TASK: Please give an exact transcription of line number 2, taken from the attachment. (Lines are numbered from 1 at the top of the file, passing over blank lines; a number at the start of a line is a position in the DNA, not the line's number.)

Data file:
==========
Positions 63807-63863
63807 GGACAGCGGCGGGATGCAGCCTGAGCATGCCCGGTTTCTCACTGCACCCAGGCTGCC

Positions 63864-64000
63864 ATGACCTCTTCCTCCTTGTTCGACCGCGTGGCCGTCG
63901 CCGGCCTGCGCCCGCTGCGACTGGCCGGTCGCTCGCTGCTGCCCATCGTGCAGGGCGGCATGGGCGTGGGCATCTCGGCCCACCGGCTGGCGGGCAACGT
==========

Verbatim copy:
63807 GGACAGCGGCGGGATGCAGCCTGAGCATGCCCGGTTTCTCACTGCACCCAGGCTGCC